Wednesday, April 24, 2024

10 Ways to Know You Have Too Many Characters in Your Manuscript

by DiAnn Mills @DiAnnMills

Writers enjoy creating a cast of characters. The process of developing distinct story players with unusual physical, mental, emotional, and spiritual traits fills us with satisfaction. But how do we know when we have too many?

The dilemma of too many characters often occurs on the first page when more than two story players struggle for the point of view. We want the reader to identify with one character and establish a sympathetic bond. The writer invites the reader to invest hours and energy to walk the same journey as a story player. Using more than two characters in the beginning often confuses the reader, and confusion leads to putting the story aside.

Over the more than two decades of writing fiction, I’ve formulated guidelines to keep story players to a minimum. If the character has a name, then that signals their role is essential to the story.

These are my guidelines for not only the POV character(s) but also for all the story players.
  • Who is the protagonist(s)? This means two highly crafted characters who will add value to the story by adding their POV. This is often used in romance and sub-romance genres. However, it can be a part of any genre. One of the two protagonists will usually have a few more POV scenes than the other.
  • Who is the antagonist? Not every antagonist is a person. If your story requires a person, he/she must be thoroughly crafted. The antagonist must be a complicated character, sometimes more so than the protagonist.
  • Guidelines for the POV character(s) within your story:
    • Who has the most to lose?
    • What has the most to gain?
    • Who will be present at the climax?
  • Those who satisfy the above criteria are the POV characters in your story. A character can show who they are by their actions, behavior, and words and not be a POV character. This is one of the reasons writers are encouraged to show and not tell their stories.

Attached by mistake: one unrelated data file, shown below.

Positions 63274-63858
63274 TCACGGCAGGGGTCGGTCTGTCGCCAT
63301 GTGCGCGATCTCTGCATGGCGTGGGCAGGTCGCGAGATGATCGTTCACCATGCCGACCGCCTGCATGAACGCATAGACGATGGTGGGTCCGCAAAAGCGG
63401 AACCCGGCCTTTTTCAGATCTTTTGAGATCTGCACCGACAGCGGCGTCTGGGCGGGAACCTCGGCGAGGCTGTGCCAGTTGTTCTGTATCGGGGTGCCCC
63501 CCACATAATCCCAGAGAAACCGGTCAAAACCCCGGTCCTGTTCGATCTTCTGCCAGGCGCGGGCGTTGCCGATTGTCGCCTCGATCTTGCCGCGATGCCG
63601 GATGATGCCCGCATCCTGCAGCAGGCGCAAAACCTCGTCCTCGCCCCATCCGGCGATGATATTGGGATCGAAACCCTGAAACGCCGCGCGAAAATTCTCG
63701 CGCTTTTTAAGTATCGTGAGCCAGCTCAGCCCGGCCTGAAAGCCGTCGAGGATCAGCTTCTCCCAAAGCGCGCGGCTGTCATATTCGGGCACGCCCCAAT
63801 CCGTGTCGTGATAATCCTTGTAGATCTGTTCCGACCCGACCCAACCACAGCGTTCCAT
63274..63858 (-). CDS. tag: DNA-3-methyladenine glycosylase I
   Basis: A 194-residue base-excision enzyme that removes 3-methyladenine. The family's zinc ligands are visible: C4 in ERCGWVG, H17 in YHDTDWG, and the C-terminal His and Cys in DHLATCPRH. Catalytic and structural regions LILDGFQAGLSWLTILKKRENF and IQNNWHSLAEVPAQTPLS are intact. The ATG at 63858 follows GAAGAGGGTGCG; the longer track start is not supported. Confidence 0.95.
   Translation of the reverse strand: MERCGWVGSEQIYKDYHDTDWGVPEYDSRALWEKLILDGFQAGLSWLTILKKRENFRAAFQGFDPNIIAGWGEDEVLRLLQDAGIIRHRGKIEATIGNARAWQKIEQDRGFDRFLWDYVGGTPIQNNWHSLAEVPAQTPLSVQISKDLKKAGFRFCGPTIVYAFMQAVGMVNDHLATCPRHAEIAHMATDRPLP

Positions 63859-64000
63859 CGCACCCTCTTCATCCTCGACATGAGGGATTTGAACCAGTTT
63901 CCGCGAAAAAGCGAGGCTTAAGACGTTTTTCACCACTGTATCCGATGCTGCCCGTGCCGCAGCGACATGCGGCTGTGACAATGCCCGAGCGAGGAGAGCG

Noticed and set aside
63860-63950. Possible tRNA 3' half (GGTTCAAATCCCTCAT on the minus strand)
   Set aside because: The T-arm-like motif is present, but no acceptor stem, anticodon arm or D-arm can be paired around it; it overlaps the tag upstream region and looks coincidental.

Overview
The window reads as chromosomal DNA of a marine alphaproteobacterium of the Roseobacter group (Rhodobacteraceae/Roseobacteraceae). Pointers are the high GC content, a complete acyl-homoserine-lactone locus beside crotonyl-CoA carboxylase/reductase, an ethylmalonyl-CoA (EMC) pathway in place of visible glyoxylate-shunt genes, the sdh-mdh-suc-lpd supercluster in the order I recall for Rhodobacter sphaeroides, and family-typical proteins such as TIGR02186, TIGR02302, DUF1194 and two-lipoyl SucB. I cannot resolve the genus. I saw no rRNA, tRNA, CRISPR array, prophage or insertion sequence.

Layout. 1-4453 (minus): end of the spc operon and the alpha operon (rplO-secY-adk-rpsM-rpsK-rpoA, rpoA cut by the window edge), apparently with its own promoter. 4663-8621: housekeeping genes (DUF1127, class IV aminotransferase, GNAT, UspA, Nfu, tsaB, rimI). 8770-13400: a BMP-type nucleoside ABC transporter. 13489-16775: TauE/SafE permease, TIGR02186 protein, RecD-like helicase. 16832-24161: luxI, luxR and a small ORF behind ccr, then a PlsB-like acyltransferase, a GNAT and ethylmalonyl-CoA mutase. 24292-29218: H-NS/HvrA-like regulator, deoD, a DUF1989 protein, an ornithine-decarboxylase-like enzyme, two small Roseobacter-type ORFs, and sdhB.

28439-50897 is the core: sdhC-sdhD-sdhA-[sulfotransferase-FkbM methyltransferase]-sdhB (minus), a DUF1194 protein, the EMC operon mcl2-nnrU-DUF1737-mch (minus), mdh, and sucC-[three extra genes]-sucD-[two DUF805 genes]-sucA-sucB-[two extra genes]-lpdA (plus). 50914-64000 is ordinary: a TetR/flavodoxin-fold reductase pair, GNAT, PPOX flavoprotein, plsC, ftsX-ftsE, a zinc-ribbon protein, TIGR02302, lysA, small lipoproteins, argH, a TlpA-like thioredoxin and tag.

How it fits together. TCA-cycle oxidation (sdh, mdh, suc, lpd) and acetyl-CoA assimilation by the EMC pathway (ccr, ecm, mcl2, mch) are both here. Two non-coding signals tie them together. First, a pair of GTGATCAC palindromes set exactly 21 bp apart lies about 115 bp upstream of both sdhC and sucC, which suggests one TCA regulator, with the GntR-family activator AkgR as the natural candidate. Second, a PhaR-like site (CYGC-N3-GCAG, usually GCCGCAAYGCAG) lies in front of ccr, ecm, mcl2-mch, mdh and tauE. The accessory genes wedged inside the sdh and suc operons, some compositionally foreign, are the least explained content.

• Guidelines for finding the right POV character in each scene:
    • Who has the most to lose?
    • What has the most to gain?
    • Who will be present at the climax? *In some stories, this character might be missing at the climax: death, imprisonment, illness, etc.
  • Guidelines for establishing the remaining cast of characters:
    • Whenever possible give a character more than one role. This reduces the cast and adds more conflict and intricacy to the plot.
    • Subplots work when the resolution of the subplot can only occur when the story plot is resolved.
    • Additional characters must play a role in moving the story forward and/or deepening characterization.
The following list of characters and the roles they play are an example of a tightly crafted story.
  • Joel 
  • Point of view character
    • Small town sheriff
    • Investigating a series of three murders of local ranchers
    • Married to Rachel
    • Father to Samuel, who is a sickly child
    • Son-in-law to Amos who pays for Samuel’s medical expenses
  • Rachel 
    • Married to Joel
    • Mother to Samuel
    • Daughter of a widowed wealthy rancher, Amos, who built her and Matthew’s home and pays for Samuel’s medical expenses
  • Matt 
    • Deputy to Joel
    • Brother to Joel
    • Helping to investigate a series of murders on local ranches
    • Engaged to Elizabeth, Rachel’s sister
    • Future father-in-law, Amos, is building him and Elizabeth a home to begin married life
  • Samuel 
    • Son of Joel and Rachel
    • Very ill and cannot live without costly medicine
    • Grandson of Amos who pays for medicine 
  • Elizabeth 
    • Engaged to Matt
    • Sister to Rachel
    • Future sister-in-law to Joel
    • Aunt to Samuel
    • Daughter of Amos
    • Looking forward to marrying Matt and a new home that father, Amos, is building. 
  • Amos 
  • Point of view character
    • Father-in-law to Joel
    • Father to Rachel and Elizabeth
    • Grandfather to Samuel
    • Willingly pays Samuel’s medical expenses.
    • A thief and the murderer of three local ranchers.

The above example could have several characters, but by limiting the story players to five and placing them in different roles, the plot is filled with conflict, emotion, and unpredictable plot points.

Do you have a method to shorten your cast of characters?


DiAnn Mills is a bestselling author who believes her readers should expect an adventure. She creates action-packed, suspense-filled novels to thrill readers. Her titles have appeared on the CBA and ECPA bestseller lists; won two Christy Awards; and been finalists for the RITA, Daphne Du Maurier, Inspirational Readers’ Choice, and Carol award contests. 

She is the former director of the Blue Ridge Mountain Christian Writers Conference, Mountainside Marketing Retreat, and Mountainside Novelist Retreat with social media specialist Edie Melson. Connect here:

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